Whiplash: Press conference with Damien Chazelle, JK Simmons and Miles Teller
Promoting the release of Whiplash, director Damien Chazelle and lead actors J.K Simmons and Miles Teller caught up with The Upcoming about jazz and how Simmons got to be so scary.
J.K Simmons injects fear quite brilliantly. Fletcher – what a character! What do you think drives him?
J.K. Simmons: Passion for the music, utter perfectionism, and complete single-mindedness of the pursuit of that goal, human collateral damage notwithstanding.
In terms of preparing for the role, what did that involve for you?
JKS: Honestly the preparation that I had to do for the role was just learning the music. As far as playing the character, it was all there on the page and I didn’t feel the need to look outside of what Damien [Chazelle, writer and director] had written, and just hit the deck running with this guy [points at his co-star].
And Miles, you were a drummer from the age of 15 as well, which stood you in good stead, but you had to learn a whole other discipline here.
MT: Yeah I played drums since I was 15; me and my older sisters, we all played instruments. I started with piano and then I played saxophone in jazz band in high school, up until sophomore year. But with drumming, I drummed in some rock bands, I just asked for a drum kit when I was 15 and my parents were kind enough to buy me one, and I just started playing with my buddies who played guitar and covered, like, Green Day. And I’ve always taken my drum kit with me, but I’d never taken any kind of lessons for it. It was great when I first started to get these lessons – it was one of those things where it’s like “Oh yeah, that is so much easier to do it that way, I’ve been doing it wrong”, and so I just started taking jazz lessons four hours a day, three days a week with Damien at first, and then the kid who plays Carl in the film (Nate Lang). He’s a very good drummer and he was kind enough to be my teacher, just teaching me the traditional jazz playing, how to hold the sticks. It was very basic at first – really, like: “This is how you hold a stick, this is how you hit a snare drum”.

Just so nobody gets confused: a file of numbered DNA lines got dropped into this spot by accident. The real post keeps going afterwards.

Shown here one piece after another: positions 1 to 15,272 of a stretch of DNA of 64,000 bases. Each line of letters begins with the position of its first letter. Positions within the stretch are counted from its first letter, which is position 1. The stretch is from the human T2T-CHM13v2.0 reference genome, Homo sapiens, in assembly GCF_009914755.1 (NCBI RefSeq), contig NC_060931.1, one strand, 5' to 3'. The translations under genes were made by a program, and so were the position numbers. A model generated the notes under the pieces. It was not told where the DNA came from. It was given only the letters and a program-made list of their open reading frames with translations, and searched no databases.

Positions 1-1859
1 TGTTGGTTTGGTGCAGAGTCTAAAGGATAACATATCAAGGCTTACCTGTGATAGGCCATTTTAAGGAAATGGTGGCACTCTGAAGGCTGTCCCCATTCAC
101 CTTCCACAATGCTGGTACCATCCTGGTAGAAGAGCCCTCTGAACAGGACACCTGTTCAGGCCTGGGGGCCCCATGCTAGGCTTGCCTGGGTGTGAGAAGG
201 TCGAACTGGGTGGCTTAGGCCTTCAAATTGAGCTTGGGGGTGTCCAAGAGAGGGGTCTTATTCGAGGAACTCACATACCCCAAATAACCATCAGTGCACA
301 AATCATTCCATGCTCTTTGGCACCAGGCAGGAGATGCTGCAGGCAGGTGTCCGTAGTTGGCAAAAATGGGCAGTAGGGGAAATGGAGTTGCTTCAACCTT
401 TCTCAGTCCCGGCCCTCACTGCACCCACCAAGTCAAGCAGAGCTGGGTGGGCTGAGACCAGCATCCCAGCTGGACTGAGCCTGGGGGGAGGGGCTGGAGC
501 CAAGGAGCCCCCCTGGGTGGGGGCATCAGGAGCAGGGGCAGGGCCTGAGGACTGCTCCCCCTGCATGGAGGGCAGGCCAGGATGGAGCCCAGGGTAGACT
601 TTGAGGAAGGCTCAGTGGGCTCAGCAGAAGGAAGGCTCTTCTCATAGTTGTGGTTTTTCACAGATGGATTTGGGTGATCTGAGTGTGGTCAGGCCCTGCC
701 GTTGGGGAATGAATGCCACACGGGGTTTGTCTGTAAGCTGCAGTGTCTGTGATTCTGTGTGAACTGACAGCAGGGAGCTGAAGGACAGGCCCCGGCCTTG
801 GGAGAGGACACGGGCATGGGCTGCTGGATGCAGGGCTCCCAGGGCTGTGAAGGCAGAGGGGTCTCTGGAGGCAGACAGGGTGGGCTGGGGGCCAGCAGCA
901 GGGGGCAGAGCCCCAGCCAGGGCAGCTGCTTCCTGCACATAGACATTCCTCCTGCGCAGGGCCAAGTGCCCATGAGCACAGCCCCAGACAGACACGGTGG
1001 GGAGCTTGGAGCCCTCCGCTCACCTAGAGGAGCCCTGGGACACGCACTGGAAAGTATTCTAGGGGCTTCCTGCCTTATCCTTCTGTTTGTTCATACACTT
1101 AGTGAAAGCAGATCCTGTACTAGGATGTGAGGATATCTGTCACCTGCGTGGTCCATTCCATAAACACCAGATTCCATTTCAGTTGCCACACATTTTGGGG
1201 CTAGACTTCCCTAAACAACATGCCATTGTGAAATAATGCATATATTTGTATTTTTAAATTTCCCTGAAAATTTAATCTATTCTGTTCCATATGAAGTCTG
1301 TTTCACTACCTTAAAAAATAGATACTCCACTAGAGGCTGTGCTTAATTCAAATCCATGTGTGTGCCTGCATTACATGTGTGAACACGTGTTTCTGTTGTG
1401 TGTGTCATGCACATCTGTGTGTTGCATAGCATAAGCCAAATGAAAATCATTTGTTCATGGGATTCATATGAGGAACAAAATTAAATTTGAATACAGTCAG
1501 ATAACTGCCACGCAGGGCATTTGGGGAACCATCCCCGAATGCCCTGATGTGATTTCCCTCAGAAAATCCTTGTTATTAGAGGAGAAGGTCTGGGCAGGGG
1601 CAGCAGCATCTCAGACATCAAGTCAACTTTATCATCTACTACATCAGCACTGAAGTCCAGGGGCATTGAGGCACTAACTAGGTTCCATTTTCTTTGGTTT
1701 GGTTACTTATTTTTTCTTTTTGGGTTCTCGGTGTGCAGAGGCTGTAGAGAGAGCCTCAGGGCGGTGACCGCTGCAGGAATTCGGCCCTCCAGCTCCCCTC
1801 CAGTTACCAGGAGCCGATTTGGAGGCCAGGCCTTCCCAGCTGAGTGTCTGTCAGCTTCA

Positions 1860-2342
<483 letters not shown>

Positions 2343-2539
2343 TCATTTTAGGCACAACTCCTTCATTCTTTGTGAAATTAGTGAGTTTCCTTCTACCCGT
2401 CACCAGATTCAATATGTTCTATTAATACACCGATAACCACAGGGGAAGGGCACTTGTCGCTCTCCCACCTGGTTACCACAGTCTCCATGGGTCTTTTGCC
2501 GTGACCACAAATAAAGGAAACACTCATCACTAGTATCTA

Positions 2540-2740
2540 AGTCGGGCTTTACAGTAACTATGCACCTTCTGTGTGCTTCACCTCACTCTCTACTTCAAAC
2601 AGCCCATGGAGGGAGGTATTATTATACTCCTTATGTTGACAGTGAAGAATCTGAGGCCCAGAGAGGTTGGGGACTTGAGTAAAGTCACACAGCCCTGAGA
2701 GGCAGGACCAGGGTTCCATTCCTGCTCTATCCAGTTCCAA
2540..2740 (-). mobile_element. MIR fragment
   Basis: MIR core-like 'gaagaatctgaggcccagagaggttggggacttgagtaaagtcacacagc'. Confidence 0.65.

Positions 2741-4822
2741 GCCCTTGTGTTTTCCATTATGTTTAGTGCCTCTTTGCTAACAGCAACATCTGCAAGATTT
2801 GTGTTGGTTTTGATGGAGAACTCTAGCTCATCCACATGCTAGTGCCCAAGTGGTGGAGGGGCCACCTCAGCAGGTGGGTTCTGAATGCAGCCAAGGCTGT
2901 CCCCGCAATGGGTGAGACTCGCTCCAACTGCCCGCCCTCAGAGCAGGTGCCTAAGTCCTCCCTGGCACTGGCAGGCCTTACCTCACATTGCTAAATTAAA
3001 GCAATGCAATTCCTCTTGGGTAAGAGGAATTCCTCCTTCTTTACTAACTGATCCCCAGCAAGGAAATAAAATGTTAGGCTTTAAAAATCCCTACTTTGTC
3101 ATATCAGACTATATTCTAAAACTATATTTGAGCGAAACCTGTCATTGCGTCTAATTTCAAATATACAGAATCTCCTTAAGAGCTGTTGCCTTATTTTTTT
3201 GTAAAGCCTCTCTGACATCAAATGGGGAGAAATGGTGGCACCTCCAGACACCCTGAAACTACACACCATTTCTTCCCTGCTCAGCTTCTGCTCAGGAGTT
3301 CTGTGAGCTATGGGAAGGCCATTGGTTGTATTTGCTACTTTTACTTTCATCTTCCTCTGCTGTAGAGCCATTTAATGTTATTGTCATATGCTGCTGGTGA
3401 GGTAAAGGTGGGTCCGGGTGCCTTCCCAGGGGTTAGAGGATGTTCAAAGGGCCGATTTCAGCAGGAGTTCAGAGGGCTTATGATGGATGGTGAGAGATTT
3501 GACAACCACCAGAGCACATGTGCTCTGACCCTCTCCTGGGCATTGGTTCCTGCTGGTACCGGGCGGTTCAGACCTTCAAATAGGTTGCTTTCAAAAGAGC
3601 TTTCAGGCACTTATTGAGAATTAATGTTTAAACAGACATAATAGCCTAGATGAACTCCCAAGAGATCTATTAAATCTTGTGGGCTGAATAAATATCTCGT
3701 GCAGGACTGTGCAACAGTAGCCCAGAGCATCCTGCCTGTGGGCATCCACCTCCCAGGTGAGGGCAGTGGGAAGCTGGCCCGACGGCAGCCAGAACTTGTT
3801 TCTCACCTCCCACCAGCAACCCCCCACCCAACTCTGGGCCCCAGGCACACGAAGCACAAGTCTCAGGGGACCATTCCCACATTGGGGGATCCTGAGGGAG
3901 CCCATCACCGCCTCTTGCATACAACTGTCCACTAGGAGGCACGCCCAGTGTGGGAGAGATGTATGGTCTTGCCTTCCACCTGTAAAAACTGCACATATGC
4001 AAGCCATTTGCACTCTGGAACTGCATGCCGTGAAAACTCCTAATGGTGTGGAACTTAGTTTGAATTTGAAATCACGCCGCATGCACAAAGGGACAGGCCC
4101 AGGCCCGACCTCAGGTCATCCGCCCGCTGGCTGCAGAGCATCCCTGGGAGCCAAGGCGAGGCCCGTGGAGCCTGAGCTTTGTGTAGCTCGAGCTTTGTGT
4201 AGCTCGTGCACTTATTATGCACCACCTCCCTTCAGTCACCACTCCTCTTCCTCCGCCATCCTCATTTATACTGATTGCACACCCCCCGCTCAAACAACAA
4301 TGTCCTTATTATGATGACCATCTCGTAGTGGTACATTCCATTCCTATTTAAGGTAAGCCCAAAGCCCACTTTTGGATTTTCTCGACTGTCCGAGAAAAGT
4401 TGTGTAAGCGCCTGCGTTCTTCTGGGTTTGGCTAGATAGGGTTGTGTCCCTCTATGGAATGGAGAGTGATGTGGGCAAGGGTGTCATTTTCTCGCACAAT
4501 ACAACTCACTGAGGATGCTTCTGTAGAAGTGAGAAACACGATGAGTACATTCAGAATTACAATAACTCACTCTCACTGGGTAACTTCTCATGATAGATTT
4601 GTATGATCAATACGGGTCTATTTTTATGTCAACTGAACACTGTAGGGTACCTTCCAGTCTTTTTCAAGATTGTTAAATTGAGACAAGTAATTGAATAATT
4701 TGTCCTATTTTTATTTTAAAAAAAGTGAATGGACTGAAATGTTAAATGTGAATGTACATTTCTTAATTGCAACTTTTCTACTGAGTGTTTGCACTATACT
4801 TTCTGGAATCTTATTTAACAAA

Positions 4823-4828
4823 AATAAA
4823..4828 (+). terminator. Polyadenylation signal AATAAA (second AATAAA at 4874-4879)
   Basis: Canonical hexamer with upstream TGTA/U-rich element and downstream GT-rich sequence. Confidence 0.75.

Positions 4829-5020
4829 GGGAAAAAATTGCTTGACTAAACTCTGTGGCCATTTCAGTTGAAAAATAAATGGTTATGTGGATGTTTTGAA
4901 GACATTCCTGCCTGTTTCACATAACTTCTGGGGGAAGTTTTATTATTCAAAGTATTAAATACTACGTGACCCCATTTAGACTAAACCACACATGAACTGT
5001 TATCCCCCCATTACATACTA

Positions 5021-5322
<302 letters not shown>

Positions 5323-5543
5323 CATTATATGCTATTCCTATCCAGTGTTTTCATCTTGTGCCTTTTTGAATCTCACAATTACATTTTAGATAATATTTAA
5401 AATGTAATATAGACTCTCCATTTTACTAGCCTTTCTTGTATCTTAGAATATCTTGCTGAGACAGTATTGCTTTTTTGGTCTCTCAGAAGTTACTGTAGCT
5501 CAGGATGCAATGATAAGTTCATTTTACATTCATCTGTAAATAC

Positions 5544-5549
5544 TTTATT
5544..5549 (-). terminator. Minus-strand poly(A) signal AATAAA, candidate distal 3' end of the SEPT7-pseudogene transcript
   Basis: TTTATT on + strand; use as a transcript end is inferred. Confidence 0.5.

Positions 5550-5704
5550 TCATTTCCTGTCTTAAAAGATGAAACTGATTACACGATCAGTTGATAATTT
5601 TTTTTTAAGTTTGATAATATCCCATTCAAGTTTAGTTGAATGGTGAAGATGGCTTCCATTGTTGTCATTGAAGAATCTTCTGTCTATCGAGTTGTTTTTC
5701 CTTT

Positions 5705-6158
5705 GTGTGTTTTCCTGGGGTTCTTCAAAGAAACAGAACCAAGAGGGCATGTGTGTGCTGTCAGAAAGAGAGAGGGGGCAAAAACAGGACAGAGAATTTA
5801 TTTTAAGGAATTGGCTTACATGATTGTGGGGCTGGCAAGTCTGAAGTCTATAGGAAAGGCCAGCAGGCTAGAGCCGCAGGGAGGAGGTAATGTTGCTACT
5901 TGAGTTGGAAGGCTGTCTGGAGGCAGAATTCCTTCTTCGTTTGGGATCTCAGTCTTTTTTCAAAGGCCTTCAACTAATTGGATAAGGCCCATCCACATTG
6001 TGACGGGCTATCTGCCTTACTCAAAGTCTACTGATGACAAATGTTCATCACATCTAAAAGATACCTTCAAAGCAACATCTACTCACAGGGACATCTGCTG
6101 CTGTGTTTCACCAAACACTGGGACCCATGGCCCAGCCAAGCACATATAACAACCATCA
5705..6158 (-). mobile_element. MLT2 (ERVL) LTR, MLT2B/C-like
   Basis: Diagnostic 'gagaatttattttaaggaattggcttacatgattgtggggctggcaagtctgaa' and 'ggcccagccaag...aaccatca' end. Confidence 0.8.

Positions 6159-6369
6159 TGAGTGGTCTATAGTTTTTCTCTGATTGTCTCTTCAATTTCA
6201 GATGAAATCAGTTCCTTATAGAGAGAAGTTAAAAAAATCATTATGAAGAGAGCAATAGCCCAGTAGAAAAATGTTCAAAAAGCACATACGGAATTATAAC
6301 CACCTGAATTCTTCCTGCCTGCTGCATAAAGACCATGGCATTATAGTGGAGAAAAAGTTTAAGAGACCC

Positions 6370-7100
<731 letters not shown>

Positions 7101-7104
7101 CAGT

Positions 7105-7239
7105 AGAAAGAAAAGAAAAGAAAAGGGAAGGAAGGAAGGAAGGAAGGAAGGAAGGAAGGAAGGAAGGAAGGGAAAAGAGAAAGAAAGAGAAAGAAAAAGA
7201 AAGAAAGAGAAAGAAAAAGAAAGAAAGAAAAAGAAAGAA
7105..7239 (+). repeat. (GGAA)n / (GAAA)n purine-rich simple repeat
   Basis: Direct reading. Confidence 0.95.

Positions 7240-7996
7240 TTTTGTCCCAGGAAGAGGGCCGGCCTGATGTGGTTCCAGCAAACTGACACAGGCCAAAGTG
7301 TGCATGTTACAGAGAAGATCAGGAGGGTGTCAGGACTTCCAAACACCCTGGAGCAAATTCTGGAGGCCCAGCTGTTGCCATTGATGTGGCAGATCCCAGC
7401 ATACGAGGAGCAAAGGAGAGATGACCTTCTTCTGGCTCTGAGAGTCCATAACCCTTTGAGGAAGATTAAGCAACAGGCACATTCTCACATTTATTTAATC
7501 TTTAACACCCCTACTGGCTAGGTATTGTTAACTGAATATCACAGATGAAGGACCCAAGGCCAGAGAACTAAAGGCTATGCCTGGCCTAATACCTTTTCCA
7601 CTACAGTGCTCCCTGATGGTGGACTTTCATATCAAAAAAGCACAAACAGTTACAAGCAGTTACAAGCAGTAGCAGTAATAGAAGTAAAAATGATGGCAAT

With the practice scenes where Damien wouldn’t shout cut, would he keep you going until you reached the point of exhaustion?
MT: Well I guess that’s a question for Damien.
Damien Chazelle: It makes me sound so tyrannical. I think that’s just one scene that Miles likes to give me grief for. It is true though that we shot the movie so quickly, when you look at Miles on-screen he’s not acting exhausted, there’s real exhaustion that maybe was the one weird benefit of having such a tight, unrealistic schedule.
JKS: Time to get this out there – 19 days for the whole shoot.
Wow, did that help? Do you think it added something to the intensity of the film?
DC: I think the only way that it maybe helped was with that emotionality. That said, I think that we can always use more time, and certainly Miles and J.K. are both good enough actors that they don’t need to not sleep to act sleepy.
MT: Future directors out there, that’s not true.